It was during the lead up to and enactment of Prohibition that the culture and history of moonshining took hold in the United States, particularly in the South and Appalachia. Prohibition served to create an increased demand for moonshiners’ supplies, driven by the growth of underground drinking in major metropolitan cities like New York and Chicago. Though Prohibition was finally repealed on December 5, 1933 by the 21st Amendment, it helped cement the traditions and folklore of America and moonshiners.

NASCAR

It is said that in 1941 Lloyd Seay won the National Stock Car Championship in a Ford coupe he had driven just twelve hours before on a moonshine bootlegging run. A day later, Lloyd Seay was shot and killed by his cousin in an argument over sugar – a primary ingredient of moonshine.

Car culture had begun to take hold in America by the 1940’s, and with it came the American muscle car. Moonshiners of the 1940’s had every bit the need to outrun the Revenuers as did their early American predecessors, but had a little more horsepower available to them.

In order to evade the tax collectors, and the law, bootleggers souped up the engines and suspensions of their cars while leaving the exteriors unchanged as a means to evade, and outrun, police should they happen upon a moonshine run. Moonshine runners became skilled drivers, valued on their abilities to outrun and outsmart the law. Bootleggers began to hold informal races of their moonshine running cars which, moonshine legend has it, led to the organization of these races into auto racing and, eventually, stock car racing.

One famous moonshine runner named Junior Johnson is one of the legends of early NASCAR. It is said that he quit illegal moonshining in 1960 after winning the Daytona 500. But today, ol’ Junior has gone legal, selling Junior Johnson’s Midnight Moon Carolina Moonshine 80 proof corn-based liquor.

Popcorn Sutton

No history of moonshine is complete without mentioning immortal moonshiner Marvin “Popcorn” Sutton, the most infamous of modern moonshiners.

Popcorn came from a long line of moonshiners and made a lifelong career of his trade. Sutton’s legend increased in the 2000’s with several television and documentary appearances, including 2002’s documentary The Last One Popcorn Sutton Documentary
as well as recognition from his self-published autobiography and moonshine production guide Me and my Likker.

Popcorn’s legendary run came to an end in 2009 when, facing 18 months in federal prison, Sutton chose to end his life and his moonshining career. His self-authored tombstone reads “Popcorn Said Fuck You.”

Moonshining: An American Tradition

Moonshine Still

Illegal moonshining has waned somewhat from its peak in the 1960’s and 1970’s. But today a growing number of legit, legal moonshines are coming on to the market, many from well-known legendary moonshiners like Tim Smith of the Discovery Channels’ “Moonshiners” and even a ‘shine supposedly based on Popcorn Sutton’s own recipe and affiliated with Hank Williams Jr.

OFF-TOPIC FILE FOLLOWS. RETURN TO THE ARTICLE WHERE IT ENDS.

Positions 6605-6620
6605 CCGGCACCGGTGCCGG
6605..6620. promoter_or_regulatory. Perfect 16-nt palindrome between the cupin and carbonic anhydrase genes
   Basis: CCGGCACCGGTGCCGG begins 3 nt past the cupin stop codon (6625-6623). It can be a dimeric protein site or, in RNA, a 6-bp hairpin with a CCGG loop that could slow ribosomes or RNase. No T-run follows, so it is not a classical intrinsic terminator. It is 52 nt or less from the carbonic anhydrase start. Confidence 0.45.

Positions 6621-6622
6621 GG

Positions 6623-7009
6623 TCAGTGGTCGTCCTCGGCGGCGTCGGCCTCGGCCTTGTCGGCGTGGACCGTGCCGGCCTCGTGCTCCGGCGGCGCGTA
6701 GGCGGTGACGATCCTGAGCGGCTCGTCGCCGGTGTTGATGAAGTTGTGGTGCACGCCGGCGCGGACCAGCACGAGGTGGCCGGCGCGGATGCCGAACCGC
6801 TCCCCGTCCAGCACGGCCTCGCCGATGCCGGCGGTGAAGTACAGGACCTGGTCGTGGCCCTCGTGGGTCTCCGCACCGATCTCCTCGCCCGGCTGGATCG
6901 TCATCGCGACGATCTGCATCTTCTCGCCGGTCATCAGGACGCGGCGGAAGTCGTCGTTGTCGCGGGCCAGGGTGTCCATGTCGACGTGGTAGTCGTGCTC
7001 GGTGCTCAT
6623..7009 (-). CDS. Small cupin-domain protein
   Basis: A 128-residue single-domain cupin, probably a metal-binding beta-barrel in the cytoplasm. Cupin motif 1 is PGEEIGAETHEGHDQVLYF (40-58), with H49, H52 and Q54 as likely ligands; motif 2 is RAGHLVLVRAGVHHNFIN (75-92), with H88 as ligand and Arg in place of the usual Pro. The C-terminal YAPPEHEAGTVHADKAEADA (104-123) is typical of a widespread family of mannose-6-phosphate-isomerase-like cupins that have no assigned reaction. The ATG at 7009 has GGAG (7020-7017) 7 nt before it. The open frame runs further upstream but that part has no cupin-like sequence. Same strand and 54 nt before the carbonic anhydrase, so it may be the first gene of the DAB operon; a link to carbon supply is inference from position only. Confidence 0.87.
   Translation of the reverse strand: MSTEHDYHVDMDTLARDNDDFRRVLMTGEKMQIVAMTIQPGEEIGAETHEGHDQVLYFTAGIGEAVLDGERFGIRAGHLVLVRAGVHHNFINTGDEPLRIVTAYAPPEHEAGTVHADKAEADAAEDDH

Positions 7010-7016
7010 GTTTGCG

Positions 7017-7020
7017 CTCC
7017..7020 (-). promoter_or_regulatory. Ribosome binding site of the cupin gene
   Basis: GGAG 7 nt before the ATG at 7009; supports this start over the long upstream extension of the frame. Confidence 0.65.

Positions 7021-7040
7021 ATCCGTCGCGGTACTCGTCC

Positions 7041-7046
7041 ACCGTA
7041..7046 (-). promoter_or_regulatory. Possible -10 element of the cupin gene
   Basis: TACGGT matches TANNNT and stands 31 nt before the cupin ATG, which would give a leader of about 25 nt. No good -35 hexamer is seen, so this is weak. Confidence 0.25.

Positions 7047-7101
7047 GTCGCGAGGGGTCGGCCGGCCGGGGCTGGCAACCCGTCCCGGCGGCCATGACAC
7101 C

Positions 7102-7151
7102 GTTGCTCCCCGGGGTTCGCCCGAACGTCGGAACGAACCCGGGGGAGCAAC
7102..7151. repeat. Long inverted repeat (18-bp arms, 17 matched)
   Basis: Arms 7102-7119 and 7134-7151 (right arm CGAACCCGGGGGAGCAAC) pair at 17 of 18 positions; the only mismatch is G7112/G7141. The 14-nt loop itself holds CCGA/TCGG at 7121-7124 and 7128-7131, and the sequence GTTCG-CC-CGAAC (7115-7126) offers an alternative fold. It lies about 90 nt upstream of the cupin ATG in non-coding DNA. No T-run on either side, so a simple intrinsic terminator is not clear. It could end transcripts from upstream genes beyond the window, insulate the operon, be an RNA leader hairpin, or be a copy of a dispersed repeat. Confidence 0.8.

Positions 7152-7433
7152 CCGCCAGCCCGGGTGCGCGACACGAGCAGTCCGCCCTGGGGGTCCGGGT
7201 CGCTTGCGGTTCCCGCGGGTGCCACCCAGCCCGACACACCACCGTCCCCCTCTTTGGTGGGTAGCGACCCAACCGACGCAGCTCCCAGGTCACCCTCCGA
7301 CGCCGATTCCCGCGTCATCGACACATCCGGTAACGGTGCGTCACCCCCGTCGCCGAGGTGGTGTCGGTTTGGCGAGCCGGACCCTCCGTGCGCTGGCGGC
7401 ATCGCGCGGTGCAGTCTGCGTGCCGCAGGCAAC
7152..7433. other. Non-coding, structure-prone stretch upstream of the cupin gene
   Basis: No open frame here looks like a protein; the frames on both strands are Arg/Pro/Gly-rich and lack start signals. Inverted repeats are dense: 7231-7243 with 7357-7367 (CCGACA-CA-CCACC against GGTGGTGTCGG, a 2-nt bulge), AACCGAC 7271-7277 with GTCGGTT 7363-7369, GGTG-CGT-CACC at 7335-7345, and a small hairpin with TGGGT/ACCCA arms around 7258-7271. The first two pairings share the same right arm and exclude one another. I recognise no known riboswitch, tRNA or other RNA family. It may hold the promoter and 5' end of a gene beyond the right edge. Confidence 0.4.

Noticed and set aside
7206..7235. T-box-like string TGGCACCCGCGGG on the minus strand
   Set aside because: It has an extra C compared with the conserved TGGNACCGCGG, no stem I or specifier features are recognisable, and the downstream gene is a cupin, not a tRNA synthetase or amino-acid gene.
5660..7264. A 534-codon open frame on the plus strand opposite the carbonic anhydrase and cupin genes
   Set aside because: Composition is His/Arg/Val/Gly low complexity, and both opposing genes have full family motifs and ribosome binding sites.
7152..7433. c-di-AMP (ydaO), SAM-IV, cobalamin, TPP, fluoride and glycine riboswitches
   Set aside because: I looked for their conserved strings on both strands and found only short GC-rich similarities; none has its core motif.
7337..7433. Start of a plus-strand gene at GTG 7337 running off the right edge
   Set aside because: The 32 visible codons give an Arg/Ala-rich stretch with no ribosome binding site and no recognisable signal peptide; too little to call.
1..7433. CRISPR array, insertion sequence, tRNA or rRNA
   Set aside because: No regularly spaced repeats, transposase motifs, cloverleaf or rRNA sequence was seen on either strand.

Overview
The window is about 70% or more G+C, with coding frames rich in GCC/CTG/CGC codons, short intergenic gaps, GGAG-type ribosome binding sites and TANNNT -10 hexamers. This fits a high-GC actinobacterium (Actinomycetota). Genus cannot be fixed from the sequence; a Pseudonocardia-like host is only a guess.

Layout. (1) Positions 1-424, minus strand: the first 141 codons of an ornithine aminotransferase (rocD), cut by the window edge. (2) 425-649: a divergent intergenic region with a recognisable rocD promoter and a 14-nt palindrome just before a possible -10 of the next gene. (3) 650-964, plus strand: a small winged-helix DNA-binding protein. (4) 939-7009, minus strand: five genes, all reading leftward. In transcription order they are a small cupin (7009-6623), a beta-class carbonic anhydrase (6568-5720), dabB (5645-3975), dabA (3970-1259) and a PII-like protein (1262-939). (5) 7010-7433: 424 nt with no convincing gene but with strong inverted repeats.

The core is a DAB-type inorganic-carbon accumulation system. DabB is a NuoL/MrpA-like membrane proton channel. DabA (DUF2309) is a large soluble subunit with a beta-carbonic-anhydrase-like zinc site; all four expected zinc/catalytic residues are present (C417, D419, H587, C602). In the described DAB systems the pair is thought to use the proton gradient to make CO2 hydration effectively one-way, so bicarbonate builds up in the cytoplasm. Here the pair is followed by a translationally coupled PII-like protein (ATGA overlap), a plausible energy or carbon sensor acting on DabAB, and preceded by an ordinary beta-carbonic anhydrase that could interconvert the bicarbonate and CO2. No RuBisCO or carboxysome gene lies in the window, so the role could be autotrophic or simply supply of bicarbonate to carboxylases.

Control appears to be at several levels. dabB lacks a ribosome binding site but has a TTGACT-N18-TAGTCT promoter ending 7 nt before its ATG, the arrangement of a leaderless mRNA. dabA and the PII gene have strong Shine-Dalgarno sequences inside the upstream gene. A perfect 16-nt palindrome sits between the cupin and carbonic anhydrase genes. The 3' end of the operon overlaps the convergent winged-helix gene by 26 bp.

The rise in legal moonshine is a result of government taxation of the moonshine whiskey, which comes in at as much as $15.50 in tax alone just for a gallon. The rapid rise of craft breweries and homebrewing beer has also given rise to a new generation of micro distillers. It’s also paved the way for a growing interest in home distilling, despite the illegality of distilling liquor, even for personal consumption, without a federal license.

Though it is illegal to distill liquor without a permit, it is still legal to own a whiskey still or moonshine still. You can easily find a moonshine still for sale online via marketplaces like Amazon and through a number of still makers providing everything from copper stills to pot stills to stainless steel stills to whiskey still kits.

The Future of Moonshine

Though technology has likely ended the golden era of moonshiners making ‘shine under the cover of the hills by moonlight for good, the traditions of moonshining will live on forever as a fundamental metaphor of American culture.

The recent rise in popularity and interest in moonshine and craft distilling will increase the recognition and appreciation of moonshine, both as a spirit and a uniquely American cultural phenomenon. Tens of thousands of Americans will continue to practice the craft of distilling and efforts to remove penalties for home distilling have already made their way through several state legislatures. If the history of moonshine shows us anything, though, it’s that whiskey will always find a way.

Until then, drink what you think is right. Cheers.

Let’s Hear from You

Have a personal story about your own history with moonshine? Let’s hear it – leave a comment below.